Topic 14 – Our Purpose-Why Such an Enigma?

Posted by on December 2, 2012 in Series-The View from Here | 4 comments

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Episode 14There are few subjects so widely addressed as the one entitled: What is Our Purpose? A multitude of seminars, books, discussions and essays on the subject suggest that it is not only important to us but also elusive. Finding one’s purpose is something few people attest to having achieved. Do you ever wonder why?

Since this blog series has been dedicated to providing an uncommon perspective on life and human nature, one framed by a sense of profound interconnectedness, quite contrary to our conditioned sense of separateness, let’s see what clues this new perspective might offer us in finding our purpose.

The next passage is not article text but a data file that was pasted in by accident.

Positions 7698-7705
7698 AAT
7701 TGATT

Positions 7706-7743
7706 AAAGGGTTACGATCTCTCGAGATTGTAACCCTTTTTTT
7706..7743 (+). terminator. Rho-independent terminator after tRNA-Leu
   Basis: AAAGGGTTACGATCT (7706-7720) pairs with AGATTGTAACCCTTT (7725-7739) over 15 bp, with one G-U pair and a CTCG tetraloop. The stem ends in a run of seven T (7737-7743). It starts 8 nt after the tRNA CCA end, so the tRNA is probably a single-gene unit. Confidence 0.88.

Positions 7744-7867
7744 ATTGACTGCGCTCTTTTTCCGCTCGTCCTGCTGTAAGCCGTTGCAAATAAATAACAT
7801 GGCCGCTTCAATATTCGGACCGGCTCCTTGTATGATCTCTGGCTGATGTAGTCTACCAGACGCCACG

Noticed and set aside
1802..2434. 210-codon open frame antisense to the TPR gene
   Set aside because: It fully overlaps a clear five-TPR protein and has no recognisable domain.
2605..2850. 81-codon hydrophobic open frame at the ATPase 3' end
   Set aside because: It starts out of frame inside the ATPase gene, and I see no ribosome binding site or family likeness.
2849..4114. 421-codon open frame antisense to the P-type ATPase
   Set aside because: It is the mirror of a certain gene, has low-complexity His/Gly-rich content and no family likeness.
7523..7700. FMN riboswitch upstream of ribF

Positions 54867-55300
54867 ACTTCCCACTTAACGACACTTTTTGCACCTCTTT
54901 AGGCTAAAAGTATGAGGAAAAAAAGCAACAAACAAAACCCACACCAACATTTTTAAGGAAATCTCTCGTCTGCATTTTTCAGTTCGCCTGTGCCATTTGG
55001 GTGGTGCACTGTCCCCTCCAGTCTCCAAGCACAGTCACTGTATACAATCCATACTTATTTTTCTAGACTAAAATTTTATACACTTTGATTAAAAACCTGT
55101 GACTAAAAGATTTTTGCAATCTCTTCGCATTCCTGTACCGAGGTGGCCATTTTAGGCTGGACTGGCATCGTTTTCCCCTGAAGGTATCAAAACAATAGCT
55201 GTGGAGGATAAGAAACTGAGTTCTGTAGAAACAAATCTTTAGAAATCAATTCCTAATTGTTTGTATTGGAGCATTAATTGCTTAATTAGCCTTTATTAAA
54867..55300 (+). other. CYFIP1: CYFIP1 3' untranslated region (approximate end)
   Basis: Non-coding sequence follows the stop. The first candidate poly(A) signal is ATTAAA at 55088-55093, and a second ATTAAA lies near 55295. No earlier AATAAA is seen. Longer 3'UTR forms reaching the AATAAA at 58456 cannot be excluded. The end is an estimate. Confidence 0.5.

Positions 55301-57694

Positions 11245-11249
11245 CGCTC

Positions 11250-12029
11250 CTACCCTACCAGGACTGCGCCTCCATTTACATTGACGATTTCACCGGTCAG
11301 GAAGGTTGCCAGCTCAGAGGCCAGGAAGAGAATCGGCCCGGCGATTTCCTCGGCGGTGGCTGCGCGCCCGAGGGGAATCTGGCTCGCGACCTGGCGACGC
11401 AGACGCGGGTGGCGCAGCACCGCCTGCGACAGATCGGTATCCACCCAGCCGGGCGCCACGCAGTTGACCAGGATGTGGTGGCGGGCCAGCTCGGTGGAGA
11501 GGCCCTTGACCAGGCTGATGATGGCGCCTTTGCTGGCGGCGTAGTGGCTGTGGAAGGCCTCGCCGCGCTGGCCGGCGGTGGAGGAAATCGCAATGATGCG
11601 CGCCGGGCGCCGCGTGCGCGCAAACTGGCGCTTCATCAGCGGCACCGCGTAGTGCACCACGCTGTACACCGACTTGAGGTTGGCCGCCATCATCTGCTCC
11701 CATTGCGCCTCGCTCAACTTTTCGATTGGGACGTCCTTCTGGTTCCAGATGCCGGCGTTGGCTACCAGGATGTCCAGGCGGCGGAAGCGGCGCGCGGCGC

What fascinates me is that this exploration puts us amidst two seeming opposing voices—the mystical and the scientific. But with the advances in quantum reality, physics and metaphysics have never been closer. Both speak to a world established on the principle of profound interconnectedness and its implications for us, but since the great teachers have been at it a tad longer, let’s listen to Rumi, who pulls no punches when he talks about purpose:

There is one thing in this world that you must never forget to do.

If you forget everything else and not this, there’s nothing to worry about,

but if you remember everything else and forget this,

then you will have done nothing in your life.